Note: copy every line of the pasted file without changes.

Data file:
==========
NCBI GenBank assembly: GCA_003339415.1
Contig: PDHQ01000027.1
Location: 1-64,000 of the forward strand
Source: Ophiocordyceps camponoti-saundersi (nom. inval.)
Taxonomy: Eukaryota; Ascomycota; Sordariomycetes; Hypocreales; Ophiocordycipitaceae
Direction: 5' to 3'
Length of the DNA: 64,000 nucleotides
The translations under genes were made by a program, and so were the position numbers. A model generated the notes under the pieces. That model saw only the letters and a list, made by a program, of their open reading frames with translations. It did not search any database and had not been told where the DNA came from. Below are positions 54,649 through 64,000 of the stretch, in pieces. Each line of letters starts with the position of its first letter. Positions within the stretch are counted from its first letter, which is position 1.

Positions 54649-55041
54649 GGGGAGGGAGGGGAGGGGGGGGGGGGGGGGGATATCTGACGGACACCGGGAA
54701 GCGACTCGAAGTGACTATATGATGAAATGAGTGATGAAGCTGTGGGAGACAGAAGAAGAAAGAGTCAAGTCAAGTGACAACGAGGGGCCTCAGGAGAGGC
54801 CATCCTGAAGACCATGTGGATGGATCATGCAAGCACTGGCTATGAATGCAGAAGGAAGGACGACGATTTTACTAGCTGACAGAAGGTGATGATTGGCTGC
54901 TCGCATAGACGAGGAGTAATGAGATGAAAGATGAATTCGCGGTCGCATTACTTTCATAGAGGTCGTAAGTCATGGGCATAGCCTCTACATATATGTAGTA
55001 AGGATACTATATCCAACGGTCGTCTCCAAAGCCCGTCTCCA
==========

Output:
NCBI GenBank assembly: GCA_003339415.1
Contig: PDHQ01000027.1
Location: 1-64,000 of the forward strand
Source: Ophiocordyceps camponoti-saundersi (nom. inval.)
Taxonomy: Eukaryota; Ascomycota; Sordariomycetes; Hypocreales; Ophiocordycipitaceae
Direction: 5' to 3'
Length of the DNA: 64,000 nucleotides
The translations under genes were made by a program, and so were the position numbers. A model generated the notes under the pieces. That model saw only the letters and a list, made by a program, of their open reading frames with translations. It did not search any database and had not been told where the DNA came from. Below are positions 54,649 through 64,000 of the stretch, in pieces. Each line of letters starts with the position of its first letter. Positions within the stretch are counted from its first letter, which is position 1.

Positions 54649-55041
54649 GGGGAGGGAGGGGAGGGGGGGGGGGGGGGGGATATCTGACGGACACCGGGAA
54701 GCGACTCGAAGTGACTATATGATGAAATGAGTGATGAAGCTGTGGGAGACAGAAGAAGAAAGAGTCAAGTCAAGTGACAACGAGGGGCCTCAGGAGAGGC
54801 CATCCTGAAGACCATGTGGATGGATCATGCAAGCACTGGCTATGAATGCAGAAGGAAGGACGACGATTTTACTAGCTGACAGAAGGTGATGATTGGCTGC
54901 TCGCATAGACGAGGAGTAATGAGATGAAAGATGAATTCGCGGTCGCATTACTTTCATAGAGGTCGTAAGTCATGGGCATAGCCTCTACATATATGTAGTA
55001 AGGATACTATATCCAACGGTCGTCTCCAAAGCCCGTCTCCA